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Friday, February 11, 2022

Weekend Special--Canadian Historian Speaks:

Arthur Milnes: Jimmy Carter has achieved great things during his lifetime and now in his 98th Year

KINGSTON, Ontario, Canada — It is probably fair to say that former President Jimmy Carter is too liberal for today’s conservatives and too conservative for today’s liberals. He describes his own philosophy best, saying he is a conservative/progressive of long-standing.

Despite the confusion felt by some, everyone today can agree that Carter is among the greatest Americans of his generation. Awarded the Nobel Peace Prize, his contributions are legion. He forged peace between Israel and Egypt at Camp David.

Later in life, he personally built thousands of homes for the disadvantaged through Habitat for Humanity, and Carter’s policies created hundreds of thousands of new jobs by deregulating the airline and trucking industries. As president, Carter also championed the use of solar power and other renewable sources of energy, anticipating today’s concerns for the environment.

He and his Carter Center have now eradicated Guinea worm disease, saving millions from contracting this terrible condition, one that has afflicted countless millions over the centuries. During one of his many visits to Africa since leaving office, a child famously greeted him holding a hand-painted sign: “Watch Out, Guinea Worm, Here Comes Jimmy Carter.”

When the former president started his work combatting this affliction, there were 3.5 million cases annually. By 2021, there were only 14 cases identified. It is a public health victory for the ages, making Guinea worm only the second disease the world has largely eradicated (the first being smallpox in the 1970s).

These accomplishments, together with countless others, have left a positive legacy that many of the presidents who followed must surely envy.

Carter, who still lives in the tiny hamlet of Plains, Ga., (in a modest home, the only one he’s ever owned) is now in his 98th year — he turned 97 on Oct. 1. A Christian of principle and compassion, he taught a weekly Sunday school lesson at his church until very recently. Thousands from across America, of all denominations, have traveled to rural Georgia to hear and watch him teach.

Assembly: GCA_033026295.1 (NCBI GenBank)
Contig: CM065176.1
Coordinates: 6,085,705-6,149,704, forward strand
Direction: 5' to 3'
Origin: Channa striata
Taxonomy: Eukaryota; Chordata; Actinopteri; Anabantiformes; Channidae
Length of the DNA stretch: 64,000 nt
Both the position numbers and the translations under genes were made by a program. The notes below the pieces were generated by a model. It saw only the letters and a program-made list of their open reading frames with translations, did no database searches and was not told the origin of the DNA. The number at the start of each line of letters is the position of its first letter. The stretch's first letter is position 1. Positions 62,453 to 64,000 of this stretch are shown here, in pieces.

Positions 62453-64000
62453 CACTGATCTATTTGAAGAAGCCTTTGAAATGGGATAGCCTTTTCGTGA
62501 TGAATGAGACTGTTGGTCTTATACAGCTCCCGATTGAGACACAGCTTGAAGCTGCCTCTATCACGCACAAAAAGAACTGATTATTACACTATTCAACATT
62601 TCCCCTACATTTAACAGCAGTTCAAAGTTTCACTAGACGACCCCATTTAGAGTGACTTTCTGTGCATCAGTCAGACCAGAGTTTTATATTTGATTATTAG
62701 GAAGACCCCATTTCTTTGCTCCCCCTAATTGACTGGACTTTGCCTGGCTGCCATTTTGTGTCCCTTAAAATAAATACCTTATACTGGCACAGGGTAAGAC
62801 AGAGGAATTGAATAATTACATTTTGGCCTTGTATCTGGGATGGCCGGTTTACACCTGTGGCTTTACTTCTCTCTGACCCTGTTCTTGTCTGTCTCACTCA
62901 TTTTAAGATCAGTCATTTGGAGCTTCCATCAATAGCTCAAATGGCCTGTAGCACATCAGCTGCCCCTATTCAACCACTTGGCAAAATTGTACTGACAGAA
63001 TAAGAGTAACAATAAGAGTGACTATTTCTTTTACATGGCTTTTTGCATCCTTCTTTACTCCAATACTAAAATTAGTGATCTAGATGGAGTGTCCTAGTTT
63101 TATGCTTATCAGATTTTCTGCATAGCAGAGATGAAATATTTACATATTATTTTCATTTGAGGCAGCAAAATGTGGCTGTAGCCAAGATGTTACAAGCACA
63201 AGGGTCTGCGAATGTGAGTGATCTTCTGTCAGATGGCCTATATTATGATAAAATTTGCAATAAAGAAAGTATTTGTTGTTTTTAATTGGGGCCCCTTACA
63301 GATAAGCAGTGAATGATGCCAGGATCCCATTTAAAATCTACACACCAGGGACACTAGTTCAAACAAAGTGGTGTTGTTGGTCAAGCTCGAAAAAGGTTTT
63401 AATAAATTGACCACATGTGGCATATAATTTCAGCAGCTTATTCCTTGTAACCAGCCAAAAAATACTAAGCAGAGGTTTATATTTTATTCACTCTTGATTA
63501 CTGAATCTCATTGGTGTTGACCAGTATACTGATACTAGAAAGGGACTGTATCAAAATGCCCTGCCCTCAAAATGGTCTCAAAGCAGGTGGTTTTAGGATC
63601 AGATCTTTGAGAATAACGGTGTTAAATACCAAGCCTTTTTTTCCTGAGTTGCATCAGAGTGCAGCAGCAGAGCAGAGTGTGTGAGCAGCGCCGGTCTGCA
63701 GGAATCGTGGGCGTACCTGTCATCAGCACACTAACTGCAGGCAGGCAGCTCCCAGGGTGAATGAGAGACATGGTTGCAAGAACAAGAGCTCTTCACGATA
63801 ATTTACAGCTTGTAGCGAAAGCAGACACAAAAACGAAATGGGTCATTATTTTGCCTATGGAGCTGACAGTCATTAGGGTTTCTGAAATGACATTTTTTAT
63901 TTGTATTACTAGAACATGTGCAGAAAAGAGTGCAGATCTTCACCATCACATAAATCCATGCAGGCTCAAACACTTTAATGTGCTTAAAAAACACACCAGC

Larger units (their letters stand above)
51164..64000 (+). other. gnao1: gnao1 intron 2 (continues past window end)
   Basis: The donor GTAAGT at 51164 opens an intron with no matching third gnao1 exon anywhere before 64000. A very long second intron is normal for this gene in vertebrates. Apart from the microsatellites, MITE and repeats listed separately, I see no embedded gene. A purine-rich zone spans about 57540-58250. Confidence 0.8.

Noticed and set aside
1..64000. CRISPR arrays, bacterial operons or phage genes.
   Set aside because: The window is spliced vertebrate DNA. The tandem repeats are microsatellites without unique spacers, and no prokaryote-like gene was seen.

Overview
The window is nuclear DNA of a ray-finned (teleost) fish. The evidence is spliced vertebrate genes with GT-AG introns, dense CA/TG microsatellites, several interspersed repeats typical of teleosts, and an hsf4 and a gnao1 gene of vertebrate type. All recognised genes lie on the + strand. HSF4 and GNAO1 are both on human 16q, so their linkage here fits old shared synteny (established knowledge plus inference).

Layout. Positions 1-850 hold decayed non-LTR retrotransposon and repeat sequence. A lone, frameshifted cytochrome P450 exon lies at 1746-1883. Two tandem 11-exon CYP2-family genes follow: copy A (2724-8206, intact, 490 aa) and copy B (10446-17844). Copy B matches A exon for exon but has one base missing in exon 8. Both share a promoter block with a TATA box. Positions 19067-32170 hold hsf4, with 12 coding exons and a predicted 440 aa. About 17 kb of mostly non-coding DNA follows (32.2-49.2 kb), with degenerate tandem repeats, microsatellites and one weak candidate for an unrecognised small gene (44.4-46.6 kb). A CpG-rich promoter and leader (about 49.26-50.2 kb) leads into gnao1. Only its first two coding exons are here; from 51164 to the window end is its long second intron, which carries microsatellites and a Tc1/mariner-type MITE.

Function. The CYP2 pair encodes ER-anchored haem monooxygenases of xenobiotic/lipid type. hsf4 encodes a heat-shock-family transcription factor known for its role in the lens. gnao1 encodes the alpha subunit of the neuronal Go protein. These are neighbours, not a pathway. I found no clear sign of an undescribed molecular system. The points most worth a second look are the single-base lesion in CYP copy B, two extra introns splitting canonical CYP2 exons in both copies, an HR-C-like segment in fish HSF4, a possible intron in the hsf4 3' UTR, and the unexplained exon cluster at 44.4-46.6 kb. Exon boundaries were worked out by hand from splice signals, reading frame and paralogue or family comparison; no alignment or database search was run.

And it is not hard to see why.                                                     By ARTHUR MILNES

“We’ll never know whether something new and wonderful is possible unless we try,” he once told his students at church. “Let’s scratch our heads, stretch our minds, be adventurous! Serve God with boldness, and who knows what wonders the Lord may work.”

It is a challenge many regular Americans who have followed him since he left the White House have taken up.

Even Republicans, who used him as their straw man for decades, have largely paused their rhetorical phony war. And in fact, when you study his presidency dispassionately, as many historians are finally doing, it is clear that in some ways — ironically — President Carter’s leadership set the stage for policies the GOP now holds dear.

“Carter wanted regulatory reform, welfare reform, tax reform and, most important, a balanced federal budget by the end of his first term,” writes historian Kai Bird in his 2021 biography, “The Outlier: The Unfinished Presidency of Jimmy Carter.” “Carter also came to office wanting to simplify government regulations, particularly for small business. He wanted welfare recipients to work and the federal government itself to be streamlined and reorganized for the sake of efficiency.”

One could argue that his administration was also a precursor of the more centrist Democratic Party and administration led by Bill Clinton a decade after Carter left the White House.

Before progressives get riled up by Carter’s conservatism, mention must be made of his liberal social views. The former president has spoken out in favor of gay marriage, fought (along with his wife, Rosalynn) the death penalty at every turn and championed diversity and racial equality at every opportunity. More recently, he has spoken out against voter suppression efforts by Republicans.

I last saw Carter in Plains a few years ago. We lunched at a local diner, he standing in line at the buffet like everyone else. While his body had obviously aged, his mind was as sharp as ever. Still, a restless sadness seemed to occupy him. As we spoke, I realized he was frustrated at being in the twilight of his life. There was still so much he wanted to do, so many causes and changes still left for him to lead.

Still, it is a good time to be Jimmy Carter. As he enters his 98th year, he’s been able to witness the positive reappraisals of his presidency and lived to witness how his post-presidency has made him one of the most admired men in America.

It is no wonder so many are pausing to reflect upon this special man’s contributions. Like me, they feel it is more important than ever to thank Jimmy Carter while he is still among us.

Journalist and historian Arthur Milnes of Kingston, Ontario, Canada, is the author of “98 Things to Thank Jimmy Carter For,” available on Amazon.com. His previous books include studies of presidents George H.W. Bush and Franklin Roosevelt.

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